We have an additional set of needs and considerations for the same employees in their homes, as that is now likely considered a work environment from a workers’ compensation perspective on the days they are remote. So, what happens when an employee is injured at home?
Most states require work-related injuries to be both in the “course” and “scope” of employment. Determining the course and scope of employment has always been challenging, especially for employees traveling at company events or who travel for work.
“Course” or “arising out" of employment requires there be a work connection to the illness or injury. So, a seizure caused by a personal medical connection does not arise out of employment, even if it happened at the worksite. “Scope” of employment refers to time, place,and circumstances of the accident. In most states, an employee who works in a fixed location injured on the way to work is not in the course and scope of employment.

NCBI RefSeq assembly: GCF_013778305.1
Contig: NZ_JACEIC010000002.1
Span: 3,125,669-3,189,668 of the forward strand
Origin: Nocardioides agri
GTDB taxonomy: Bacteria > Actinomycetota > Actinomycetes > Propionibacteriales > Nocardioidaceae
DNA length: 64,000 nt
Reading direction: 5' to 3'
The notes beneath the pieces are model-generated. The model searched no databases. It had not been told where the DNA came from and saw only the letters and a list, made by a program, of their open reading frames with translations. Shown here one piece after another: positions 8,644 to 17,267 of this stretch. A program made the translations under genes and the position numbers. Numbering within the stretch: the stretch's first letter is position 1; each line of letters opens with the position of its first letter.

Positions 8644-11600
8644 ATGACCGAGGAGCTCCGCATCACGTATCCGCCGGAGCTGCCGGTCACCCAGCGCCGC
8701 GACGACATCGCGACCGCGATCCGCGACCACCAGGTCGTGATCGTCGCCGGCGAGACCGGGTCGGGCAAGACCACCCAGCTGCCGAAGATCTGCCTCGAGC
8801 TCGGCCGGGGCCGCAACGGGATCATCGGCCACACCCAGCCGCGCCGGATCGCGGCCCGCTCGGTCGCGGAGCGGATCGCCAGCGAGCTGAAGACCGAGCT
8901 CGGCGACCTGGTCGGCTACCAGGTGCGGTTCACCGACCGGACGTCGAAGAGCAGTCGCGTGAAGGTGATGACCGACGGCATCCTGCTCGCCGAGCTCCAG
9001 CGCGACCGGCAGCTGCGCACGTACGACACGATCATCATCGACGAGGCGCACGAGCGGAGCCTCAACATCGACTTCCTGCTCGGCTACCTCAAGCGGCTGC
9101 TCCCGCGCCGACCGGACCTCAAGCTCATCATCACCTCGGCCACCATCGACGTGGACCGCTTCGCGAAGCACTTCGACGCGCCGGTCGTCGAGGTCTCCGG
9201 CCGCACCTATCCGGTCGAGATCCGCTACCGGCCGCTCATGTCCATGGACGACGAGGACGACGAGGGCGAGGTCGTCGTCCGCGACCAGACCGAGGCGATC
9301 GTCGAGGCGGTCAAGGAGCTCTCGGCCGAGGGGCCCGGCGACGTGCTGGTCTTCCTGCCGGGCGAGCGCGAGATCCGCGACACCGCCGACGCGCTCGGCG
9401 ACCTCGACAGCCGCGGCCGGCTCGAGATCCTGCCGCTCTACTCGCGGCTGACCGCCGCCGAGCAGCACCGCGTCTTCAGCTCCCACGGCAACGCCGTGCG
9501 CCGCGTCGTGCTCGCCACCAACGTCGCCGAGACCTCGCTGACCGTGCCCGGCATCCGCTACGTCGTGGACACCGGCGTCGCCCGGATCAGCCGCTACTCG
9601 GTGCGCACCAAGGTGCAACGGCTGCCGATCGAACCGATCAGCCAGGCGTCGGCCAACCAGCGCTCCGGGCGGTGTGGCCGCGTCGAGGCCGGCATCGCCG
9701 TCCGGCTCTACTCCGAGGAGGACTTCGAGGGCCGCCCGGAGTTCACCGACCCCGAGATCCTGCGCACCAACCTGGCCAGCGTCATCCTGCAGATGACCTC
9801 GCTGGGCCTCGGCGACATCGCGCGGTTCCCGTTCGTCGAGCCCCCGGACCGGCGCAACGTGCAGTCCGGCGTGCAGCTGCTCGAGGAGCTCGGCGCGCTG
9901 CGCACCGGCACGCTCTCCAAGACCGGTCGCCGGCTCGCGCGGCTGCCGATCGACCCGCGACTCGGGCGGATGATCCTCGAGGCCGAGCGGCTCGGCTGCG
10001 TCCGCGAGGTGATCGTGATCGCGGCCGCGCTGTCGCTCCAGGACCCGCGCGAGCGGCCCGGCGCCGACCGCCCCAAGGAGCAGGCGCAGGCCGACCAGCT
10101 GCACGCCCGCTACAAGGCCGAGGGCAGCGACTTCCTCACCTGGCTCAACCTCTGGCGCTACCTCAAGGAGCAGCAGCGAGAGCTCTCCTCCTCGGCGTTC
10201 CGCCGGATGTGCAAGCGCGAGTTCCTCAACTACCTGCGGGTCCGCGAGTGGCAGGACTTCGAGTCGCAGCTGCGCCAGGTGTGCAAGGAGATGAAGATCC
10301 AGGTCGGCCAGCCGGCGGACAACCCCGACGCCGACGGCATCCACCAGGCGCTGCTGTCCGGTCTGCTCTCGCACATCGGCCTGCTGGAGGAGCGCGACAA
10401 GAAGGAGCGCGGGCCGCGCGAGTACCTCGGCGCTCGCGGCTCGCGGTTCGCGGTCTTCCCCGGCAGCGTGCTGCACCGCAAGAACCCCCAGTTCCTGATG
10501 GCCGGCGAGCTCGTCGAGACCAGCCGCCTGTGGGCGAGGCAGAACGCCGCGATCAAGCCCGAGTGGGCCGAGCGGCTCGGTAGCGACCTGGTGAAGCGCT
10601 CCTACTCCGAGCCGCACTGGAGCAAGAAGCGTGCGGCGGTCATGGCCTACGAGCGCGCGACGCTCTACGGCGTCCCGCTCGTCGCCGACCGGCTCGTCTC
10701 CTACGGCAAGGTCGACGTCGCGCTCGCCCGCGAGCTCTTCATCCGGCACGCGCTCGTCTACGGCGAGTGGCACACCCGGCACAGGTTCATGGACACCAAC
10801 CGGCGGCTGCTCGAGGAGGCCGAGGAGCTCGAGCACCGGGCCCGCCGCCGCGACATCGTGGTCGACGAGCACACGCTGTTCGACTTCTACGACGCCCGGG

During COVID-19, when all or most of the workforce was at home, the concept of course and scope completely transformed. Some of the most common risk factors associated with remote work that impact claims are ergonomic issues from makeshift workstations, lack of direct supervision leading to unsafe work practices, mental health challenges due to isolation and work-life boundaries, and difficulty distinguishing between work and personal time. Because workers’ compensation cases can get through the system faster than liability claims, we do have some direction from the courts.
Around the States
In New York, an employee was injured carrying office equipment up a flight of stairs. He alleged the employer refused to purchase the equipment. The employee was authorized to work at home. He also admitted the accident occurred during his lunch hours. [See Capraro v. Matrix Absence Mgmt., 2020 NY Slip Op 06000, ¶ 1, 187 A.D.3d 1395, 1397, 132 N.Y.S.3d 456, 459 (App. Div.)]. The first and second levels of the Workers’ Compensation Appeals Board found that the employee was not in the course of employment.